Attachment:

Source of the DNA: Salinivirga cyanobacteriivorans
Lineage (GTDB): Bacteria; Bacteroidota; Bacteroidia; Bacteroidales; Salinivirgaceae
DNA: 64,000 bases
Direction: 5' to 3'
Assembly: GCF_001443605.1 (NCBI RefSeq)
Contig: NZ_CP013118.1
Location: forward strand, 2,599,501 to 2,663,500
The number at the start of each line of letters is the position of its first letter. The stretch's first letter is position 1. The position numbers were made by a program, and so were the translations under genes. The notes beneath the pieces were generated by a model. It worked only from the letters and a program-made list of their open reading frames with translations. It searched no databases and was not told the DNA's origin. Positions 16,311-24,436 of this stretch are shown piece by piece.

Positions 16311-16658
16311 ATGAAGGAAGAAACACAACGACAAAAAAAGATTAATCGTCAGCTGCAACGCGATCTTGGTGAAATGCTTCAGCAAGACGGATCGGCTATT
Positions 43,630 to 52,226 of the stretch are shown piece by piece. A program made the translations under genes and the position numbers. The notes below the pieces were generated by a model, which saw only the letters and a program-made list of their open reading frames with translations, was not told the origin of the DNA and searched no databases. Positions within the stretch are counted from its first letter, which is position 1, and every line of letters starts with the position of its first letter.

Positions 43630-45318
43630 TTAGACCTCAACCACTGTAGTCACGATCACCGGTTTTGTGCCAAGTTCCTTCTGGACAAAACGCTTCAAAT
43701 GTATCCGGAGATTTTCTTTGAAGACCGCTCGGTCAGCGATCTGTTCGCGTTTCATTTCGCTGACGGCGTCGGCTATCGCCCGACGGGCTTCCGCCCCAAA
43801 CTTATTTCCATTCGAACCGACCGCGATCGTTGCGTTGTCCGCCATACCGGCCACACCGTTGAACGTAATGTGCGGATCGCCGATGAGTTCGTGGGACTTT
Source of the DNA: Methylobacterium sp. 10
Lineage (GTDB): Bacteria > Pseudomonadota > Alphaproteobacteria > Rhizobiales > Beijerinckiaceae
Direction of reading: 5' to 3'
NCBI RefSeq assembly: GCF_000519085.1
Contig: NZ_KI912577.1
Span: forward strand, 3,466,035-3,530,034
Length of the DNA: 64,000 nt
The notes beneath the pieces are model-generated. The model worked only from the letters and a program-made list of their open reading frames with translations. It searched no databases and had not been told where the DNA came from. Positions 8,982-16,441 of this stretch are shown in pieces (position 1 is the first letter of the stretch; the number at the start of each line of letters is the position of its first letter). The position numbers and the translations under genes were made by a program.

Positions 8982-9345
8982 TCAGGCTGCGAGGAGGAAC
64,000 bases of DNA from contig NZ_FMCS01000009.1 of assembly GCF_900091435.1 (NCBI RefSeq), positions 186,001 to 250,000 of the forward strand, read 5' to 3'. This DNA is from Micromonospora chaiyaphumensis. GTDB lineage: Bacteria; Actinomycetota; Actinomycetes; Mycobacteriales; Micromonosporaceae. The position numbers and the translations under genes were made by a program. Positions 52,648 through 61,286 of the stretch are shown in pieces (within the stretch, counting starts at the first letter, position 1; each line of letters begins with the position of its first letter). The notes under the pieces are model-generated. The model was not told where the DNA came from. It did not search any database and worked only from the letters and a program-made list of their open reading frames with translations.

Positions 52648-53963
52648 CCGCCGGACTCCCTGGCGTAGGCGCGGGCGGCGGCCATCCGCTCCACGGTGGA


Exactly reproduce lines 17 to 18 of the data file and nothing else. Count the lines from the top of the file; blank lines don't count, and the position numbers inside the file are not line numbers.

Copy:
Lineage (GTDB): Bacteria > Pseudomonadota > Alphaproteobacteria > Rhizobiales > Beijerinckiaceae
Direction of reading: 5' to 3'